Despite being told that they’ll be able see him the following morning, another two days go by before Miles, Jamie and Nick are actually allowed in Alex’s room. They take turns going to and from the hospital, sometimes spending full afternoons and evenings in the waiting room without result, missing out on several days of school as well. Miles begins to wonder if, in reality, Alex is the one who’s been refusing visitors rather than the nurses believing that he isn’t ready to see people.
But every time Jamie or Nick, or even Miles himself, feel like giving up, they remind each other that Alex has just lost his father and, most likely, his mother, too. If they don’t go to check up on him, if they don’t make sure that he is okay, no matter how long they’ll have to wait to see him, no one else will. Alex has never had much family, all of his grandparents have died years ago, except from one – his paternal grandmother who doesn’t even live in the city and who’s unable to travel anywhere due to her severe dementia. The doctors probably won’t even be able to explain to her what’s happened.
Alex has suddenly become utterly alone in this world with no one to take care of him. And despite Miles’s tremendous urge to be there for him, even he knows that he will never be able to offer Alex what he needs the most.
When they are finally told that Alex is ready to see them, the anticipation has become so enormous, so intense, that Jamie and Nick both find themselves taking a deep breath in order to ready themselves. Miles can feel his heart pounding madly and nervously; for a moment he believes it might actually break out through his ribcage. As they enter Alex’s private room, one by one, slowly and respectfully, they find the Helders family still by his bedside. Matt is sitting at the very foot of the bed whilst his Mum, Mrs Helders, is stood hovering over Alex when she sees the three friends entering.
“Let me know if there’s anything you need, darling,” she whispers as she presses a kiss to the top of Alex’s head. “We’ll be back shortly.” Alex nods slightly without looking any of Matt’s parents in the eye. Mr Helders merely clutches Alex’s shoulder for a moment, before they both turn around to leave the lads alone with him.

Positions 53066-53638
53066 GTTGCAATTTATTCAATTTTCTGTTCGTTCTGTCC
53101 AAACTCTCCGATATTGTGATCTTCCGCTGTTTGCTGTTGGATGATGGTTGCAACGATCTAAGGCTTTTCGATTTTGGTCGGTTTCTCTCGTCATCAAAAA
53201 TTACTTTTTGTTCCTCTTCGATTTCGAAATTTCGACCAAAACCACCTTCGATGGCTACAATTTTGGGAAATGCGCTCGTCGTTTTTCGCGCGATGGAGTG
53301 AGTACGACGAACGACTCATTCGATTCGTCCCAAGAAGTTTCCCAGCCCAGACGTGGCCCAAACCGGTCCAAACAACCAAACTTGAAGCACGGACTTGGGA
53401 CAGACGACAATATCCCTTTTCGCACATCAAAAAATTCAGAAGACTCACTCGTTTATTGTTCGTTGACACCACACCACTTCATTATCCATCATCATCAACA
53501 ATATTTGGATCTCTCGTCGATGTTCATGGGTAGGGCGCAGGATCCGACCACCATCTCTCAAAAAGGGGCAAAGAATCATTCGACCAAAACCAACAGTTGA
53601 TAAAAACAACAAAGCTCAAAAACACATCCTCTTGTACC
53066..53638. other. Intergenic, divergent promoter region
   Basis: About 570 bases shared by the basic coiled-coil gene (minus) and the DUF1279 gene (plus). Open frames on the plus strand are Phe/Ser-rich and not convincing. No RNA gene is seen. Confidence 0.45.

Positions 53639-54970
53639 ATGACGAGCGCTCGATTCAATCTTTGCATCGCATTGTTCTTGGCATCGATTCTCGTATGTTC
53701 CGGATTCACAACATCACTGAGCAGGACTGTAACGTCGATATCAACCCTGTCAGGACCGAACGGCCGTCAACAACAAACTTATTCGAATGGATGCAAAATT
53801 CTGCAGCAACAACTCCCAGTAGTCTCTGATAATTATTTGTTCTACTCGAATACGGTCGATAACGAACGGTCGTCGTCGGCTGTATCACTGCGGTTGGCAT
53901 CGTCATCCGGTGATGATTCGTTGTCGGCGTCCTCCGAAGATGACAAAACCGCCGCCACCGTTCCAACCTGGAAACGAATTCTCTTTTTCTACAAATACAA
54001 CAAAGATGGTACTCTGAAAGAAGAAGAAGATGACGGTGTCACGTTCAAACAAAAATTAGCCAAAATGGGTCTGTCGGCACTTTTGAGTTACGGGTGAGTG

No one speaks for a moment. Then Matt jumps down from the hospital bed, gesturing for everyone to come closer and take a seat in the chairs gathered around the bed. But Miles, Jamie and Nick are too overcome to move.
“Look, Alex,” Matt speaks gently, “the whole gang is here to see you, man.”
Alex finally lifts his head and looks over at them. Though there appears to be a hint of interest in his gaze, his eyes appear hollow, empty, almost soulless. Miles’s guts begin to churn as he looks his friend over carefully. Alex’s broken arm is in a sling, strapped to his shoulder. He’s got a black eye and a cut lip, along with a series of random cuts and bruises along his jaw, on his neck and down both his arms. Miles now remembers Matt telling them that he had been ‘banged up’ slightly. But even if his physical injuries are mercifully mild, there is a broken atmosphere surrounding Alex, which seems to have everyone choking up around him as soon as they’ve entered the room.
He looks small and lost and impossibly young in his hospital bed. He looks abandoned. Scared, like a small child. Miles wants to kick himself for thinking the thought, but he’s already beginning to look like an unfortunate, helpless soul – a proper orphan.
“Hey, guys,” Alex speaks unexpectedly, catching everyone off-guard. He sounds deceitfully calm, though his voice sounds almost foreign to them. Miles is beginning to think that, perhaps, they’ve drugged him again. There’s no way that Alex’s calmness feels natural to him.
“Hi, Alex,” Jamie, Nick and himself all mutter in unison, making them feel like huge idiots. Miles cringes immediately, wishing he had the faintest idea of what is expected from him in a situation like this.
“It’s good to see you, man,” Nick ventures suddenly, though every spoken word feels like taking a huge risk.
“Yeah,” Jamie joins in, leaving Miles silent and even more self-conscious, “we’ve been worried sick about you. We’ve barely left the hospital for two days.”
Alex continues to look at them, though he doesn’t seem to have anything to say. Miles’s head begins to feel boiling hot as he’s mentally screaming at himself, pleading and bargaining with himself to open up his mouth and say something, anything, but to no avail. The pressure’s too overwhelming. He’s suffered a melt-down of some sort. When Alex keeps quiet and keeps perfectly still in his position, leaning up against the pillows in his bed, Matt steps in again in an attempt to ease the tension in the room.
“Look, Al,” he says, “they’ve all brought you flowers. Let me put them on the nightstand for you, mate.”
Matt walks over to the small group and collects the bouquets of flowers, along with some cards and well-wishing letters that they’ve had friends and even a few neighbours to sign, and he places it all on the nightstand for Alex to see. There are already a few bouquets and boxes of chocolates by his bedside, perhaps from Matt’s family, perhaps from distant relatives, perhaps from people that Miles wouldn’t even know. Alex is a popular and well-liked lad. But it seems that Alex has left everything unopened and untouched so far; every card, every present, every offering.